These early editions were not powerful when compared to the Corvettes we know and love today. With a two-speed transmission, Blue Flame straight-six engine, and 150 horsepower, the 1953 Corvette left much to be improved in future versions. By the end of the nine-year run for the C1, the Corvette had seen many improvements, including more horsepower, a larger engine, a hydraulic convertible top, electric windows, a four-speed manual transmission, and a dual headlight design.
The 1963 Corvette was dubbed the “Stingray.” This version of the Corvette included the V-8 engine added the previous year and rear suspension and was designed as a coupe. The car got its nickname from its design: It was modeled after a mako shark caught by Bill Mitchell, GM’s vice president of design from 1958-77. This model included the new split window design and had an available Z06 package designed to appeal to racers.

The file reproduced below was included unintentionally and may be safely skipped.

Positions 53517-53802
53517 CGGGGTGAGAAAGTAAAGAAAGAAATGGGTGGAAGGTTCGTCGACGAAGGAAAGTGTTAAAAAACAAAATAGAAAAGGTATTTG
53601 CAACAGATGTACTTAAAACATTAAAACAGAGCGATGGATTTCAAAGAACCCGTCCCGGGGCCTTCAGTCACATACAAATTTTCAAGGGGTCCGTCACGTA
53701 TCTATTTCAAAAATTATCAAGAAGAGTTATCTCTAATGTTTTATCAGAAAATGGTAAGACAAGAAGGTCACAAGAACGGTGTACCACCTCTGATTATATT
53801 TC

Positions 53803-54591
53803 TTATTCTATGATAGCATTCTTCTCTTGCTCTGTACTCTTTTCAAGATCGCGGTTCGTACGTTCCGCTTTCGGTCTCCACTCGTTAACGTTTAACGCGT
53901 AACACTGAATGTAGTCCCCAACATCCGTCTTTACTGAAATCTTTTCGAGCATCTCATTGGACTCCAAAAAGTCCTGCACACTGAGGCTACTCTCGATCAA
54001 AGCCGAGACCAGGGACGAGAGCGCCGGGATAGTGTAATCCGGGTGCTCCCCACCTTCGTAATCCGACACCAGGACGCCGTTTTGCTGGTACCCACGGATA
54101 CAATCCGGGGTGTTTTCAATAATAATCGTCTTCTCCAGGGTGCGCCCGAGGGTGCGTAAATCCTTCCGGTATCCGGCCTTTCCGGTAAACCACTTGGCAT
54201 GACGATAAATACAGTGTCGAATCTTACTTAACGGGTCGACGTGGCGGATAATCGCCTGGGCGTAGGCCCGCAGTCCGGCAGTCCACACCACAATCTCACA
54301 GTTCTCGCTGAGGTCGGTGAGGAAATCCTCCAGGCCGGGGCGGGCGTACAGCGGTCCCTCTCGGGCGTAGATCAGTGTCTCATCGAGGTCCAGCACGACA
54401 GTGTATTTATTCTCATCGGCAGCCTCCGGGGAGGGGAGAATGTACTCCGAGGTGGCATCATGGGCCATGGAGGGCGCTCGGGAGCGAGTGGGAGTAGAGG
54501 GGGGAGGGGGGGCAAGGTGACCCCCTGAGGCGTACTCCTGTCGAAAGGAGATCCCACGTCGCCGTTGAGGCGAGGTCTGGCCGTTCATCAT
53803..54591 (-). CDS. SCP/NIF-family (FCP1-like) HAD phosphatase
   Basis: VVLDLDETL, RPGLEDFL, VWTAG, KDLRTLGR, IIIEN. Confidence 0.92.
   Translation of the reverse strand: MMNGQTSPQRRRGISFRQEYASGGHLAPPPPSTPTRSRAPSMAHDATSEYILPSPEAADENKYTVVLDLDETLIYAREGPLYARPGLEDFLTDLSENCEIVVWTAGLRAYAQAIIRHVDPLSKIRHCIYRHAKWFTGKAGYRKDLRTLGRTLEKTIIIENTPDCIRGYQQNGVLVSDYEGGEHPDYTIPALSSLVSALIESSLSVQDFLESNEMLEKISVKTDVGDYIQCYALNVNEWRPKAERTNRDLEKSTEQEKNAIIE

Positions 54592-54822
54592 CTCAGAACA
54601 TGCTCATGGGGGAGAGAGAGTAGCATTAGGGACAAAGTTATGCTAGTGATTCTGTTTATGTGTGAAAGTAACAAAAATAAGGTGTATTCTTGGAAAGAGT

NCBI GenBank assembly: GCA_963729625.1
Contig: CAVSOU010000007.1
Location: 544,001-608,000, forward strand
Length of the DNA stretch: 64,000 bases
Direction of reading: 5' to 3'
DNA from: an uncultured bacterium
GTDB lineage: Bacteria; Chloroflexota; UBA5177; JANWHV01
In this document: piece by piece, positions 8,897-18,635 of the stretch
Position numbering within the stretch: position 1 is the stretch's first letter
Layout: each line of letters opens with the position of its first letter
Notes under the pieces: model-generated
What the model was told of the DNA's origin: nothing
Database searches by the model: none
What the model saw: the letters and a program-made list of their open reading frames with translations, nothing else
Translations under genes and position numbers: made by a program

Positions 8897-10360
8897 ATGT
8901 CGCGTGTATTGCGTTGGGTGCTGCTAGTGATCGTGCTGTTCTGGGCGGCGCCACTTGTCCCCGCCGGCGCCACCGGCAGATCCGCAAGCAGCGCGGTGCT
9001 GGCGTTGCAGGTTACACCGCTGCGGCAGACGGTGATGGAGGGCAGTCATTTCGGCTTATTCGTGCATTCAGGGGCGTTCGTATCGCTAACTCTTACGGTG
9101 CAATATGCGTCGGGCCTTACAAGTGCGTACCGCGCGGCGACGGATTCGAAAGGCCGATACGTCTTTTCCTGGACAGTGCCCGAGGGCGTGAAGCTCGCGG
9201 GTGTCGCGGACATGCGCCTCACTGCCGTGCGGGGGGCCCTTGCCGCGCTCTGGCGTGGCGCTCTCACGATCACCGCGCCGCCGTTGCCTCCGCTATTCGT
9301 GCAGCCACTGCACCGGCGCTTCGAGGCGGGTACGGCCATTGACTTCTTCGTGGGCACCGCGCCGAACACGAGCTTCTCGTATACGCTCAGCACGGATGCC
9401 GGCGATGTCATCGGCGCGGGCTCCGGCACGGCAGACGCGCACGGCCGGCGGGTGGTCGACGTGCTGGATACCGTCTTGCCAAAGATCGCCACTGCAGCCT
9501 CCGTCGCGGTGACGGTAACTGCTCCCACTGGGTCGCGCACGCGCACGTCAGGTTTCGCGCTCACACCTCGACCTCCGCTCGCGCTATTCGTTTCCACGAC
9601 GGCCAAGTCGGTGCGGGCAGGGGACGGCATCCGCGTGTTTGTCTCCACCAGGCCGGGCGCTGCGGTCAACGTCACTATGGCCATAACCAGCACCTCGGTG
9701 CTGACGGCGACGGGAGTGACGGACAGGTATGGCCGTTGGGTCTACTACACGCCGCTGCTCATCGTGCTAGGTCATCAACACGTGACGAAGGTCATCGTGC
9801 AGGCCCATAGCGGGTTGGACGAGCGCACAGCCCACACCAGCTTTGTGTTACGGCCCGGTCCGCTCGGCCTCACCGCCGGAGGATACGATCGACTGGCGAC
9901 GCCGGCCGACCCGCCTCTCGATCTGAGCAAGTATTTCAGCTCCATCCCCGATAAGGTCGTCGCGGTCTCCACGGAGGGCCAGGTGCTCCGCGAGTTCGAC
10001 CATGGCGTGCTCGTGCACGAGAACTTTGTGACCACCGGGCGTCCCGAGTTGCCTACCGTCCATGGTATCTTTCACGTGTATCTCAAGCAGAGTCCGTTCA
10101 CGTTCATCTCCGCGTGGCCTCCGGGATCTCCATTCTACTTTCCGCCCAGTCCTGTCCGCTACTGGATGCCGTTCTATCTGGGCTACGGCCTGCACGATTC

By 1964, the split windows were eliminated, and more improvements were made. The 1965 Stingray included four-wheel disc brakes and a big-block engine. Optional add-ons for this year included side exhaust pipes. Through 1967, the C2 continued to get bigger and better engines. Some Corvettes were produced with the L-88 427 CID (7L) engine, which packed 530 horsepower. Only a few of these were made, making them rare gems that sell for at least a million dollars today.
The Stingray body style stuck around, becoming one of the longest-running auto body styles in history. The 1968 Corvette was relatively the same as the previous years in terms of power, but buyers had the option of two removable roof panels.
The most notable change in the C3 series came due to changes in regulations for emissions in preparation for unleaded fuel. Government regulations also led to changes in the bumper in 1973 and 1974. GM dropped the convertible top in 1975, along with the Stingray name.